Brown understood before the game the Sixers still needed to shape up to consider the series a success
“If we want to close out this series, we have to do better,” he said.
The Sixers did, and now the Raptors are waiting for what should be a more competitive series.
Nets: Joe Harris, the NBA’s top 3-point shooter, hit his first one since Game 1 with the score well out of hand. Harris was just 3 of 16 through the first four games. … Nets general manager Sean Marks was suspended for the game for entering the referees’ locker room after Brooklyn’s loss to Philadelphia in Game 4.
76ers: Their 29-point halftime lead was the largest in playoff franchise history. The 31 points allowed matched the lowest in the shot-clock era.
The Raptors went 3-1 vs. the Sixers this season.
Raptors 115, Magic 96
TORONTO (AP) — Kawhi Leonard scored 27 points, Pascal Siakam added 24 and the Toronto Raptors used another stifling defensive effort to beat the Orlando Magic 115-96 on Tuesday night, winning their first-round playoff series in five games.
Kyle Lowry scored 14 points as the Raptors finished off the Magic with ease, bouncing back from a Game 1 defeat to win by double-digits in three of the next four. Toronto led by as many as 37 in the clincher, their biggest-ever margin in a playoff game.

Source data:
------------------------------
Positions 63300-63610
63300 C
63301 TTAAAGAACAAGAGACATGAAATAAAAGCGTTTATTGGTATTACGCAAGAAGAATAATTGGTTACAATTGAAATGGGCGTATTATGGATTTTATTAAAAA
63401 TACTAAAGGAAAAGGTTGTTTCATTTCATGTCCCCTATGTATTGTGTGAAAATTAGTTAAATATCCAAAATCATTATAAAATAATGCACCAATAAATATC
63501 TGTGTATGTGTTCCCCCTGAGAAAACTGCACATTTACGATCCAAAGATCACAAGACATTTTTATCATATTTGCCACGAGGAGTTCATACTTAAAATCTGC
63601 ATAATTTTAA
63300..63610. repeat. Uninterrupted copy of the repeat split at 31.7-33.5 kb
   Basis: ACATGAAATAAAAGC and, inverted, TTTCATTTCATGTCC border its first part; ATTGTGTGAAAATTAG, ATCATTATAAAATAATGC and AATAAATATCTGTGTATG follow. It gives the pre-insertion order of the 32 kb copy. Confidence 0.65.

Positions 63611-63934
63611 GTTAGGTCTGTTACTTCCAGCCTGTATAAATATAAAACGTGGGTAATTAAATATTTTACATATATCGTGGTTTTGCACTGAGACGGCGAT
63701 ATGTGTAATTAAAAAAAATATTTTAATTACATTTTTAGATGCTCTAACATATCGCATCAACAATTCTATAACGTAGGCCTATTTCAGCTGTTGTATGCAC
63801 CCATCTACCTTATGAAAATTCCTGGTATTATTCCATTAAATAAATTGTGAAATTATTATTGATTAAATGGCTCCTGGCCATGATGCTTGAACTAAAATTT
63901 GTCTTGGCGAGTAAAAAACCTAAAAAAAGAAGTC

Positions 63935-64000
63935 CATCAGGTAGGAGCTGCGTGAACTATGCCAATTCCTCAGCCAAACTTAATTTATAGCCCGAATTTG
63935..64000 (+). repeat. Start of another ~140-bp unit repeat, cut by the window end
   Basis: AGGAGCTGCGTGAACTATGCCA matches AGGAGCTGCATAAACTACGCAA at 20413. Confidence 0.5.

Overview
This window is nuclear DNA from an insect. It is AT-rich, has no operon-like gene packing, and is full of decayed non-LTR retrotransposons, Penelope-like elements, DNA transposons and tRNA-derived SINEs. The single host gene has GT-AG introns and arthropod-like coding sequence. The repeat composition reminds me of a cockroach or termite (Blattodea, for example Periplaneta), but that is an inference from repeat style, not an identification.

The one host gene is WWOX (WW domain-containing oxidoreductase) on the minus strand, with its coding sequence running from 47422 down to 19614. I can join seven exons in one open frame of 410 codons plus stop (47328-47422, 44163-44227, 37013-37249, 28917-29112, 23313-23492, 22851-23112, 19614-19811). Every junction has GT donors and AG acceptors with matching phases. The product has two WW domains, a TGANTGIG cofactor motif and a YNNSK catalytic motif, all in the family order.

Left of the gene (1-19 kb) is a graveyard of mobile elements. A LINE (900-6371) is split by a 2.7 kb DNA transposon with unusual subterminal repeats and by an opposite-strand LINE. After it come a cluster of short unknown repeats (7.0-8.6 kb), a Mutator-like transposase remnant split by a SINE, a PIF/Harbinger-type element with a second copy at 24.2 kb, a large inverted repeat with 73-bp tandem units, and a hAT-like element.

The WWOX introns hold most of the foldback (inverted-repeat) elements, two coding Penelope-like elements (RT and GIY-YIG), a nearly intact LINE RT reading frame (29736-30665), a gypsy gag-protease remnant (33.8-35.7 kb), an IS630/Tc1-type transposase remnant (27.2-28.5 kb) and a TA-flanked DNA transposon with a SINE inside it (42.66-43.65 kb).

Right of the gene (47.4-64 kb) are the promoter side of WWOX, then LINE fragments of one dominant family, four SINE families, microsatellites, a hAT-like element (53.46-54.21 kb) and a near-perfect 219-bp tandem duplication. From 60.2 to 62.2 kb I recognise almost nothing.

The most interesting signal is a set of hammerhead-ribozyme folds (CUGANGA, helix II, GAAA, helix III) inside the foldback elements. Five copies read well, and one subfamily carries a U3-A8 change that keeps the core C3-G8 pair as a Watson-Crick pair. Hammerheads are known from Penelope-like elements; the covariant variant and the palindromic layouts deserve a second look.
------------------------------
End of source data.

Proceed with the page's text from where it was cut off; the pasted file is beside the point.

It’s the fourth straight year the Raptors have reached the second round.
Leonard made 8 of 11 shots, including 5 of 5 from 3-point range, as the Raptors jumped on Orlando early and never trailed. Leonard also made all six of his free throws. He checked out to cheers of “MVP, MVP” with 8:05 to play and Toronto up 105-75.
D.J. Augustin scored 15 points, Terrence Ross had 12 and Aaron Gordon 11 for the Magic, who won 104-101 on Augustin’s late 3-pointer in Game 1 but never again topped 96 points against Toronto’s dominant defense, and twice finished with 85 or fewer.
Orlando made 32 of 83 shots, including 9 of 34 from 3-point range.
The Magic hadn’t reached the postseason since 2012. That year, Orlando won its opener on the road against Indiana, then lost four straight. The Magic haven’t advanced past the opening round since 2010, when they lost to Boston in the Eastern Conference Finals.
Lowry scored Toronto’s first nine points and had 12 in the opening quarter. Orlando missed 10 of its first 11 shots and went 0 for 7 from 3-point range in the first. Toronto was up 35-19 after one.
The Magic missed 11 straight from long range before Fournier connected at 7:55 of the second. Toronto answered with a 6-0 spurt, opening a 50-29 lead with 6:48 to go until halftime. Leonard and Siakam each had seven points in the second and the Raptors held a 67-47 lead at the intermission.2
Lowry left at 2:41 of the second and headed to the locker room after appearing to jam a finger on his right hand. He returned to start the second half.
Toronto took a commanding 99-70 lead into the fourth.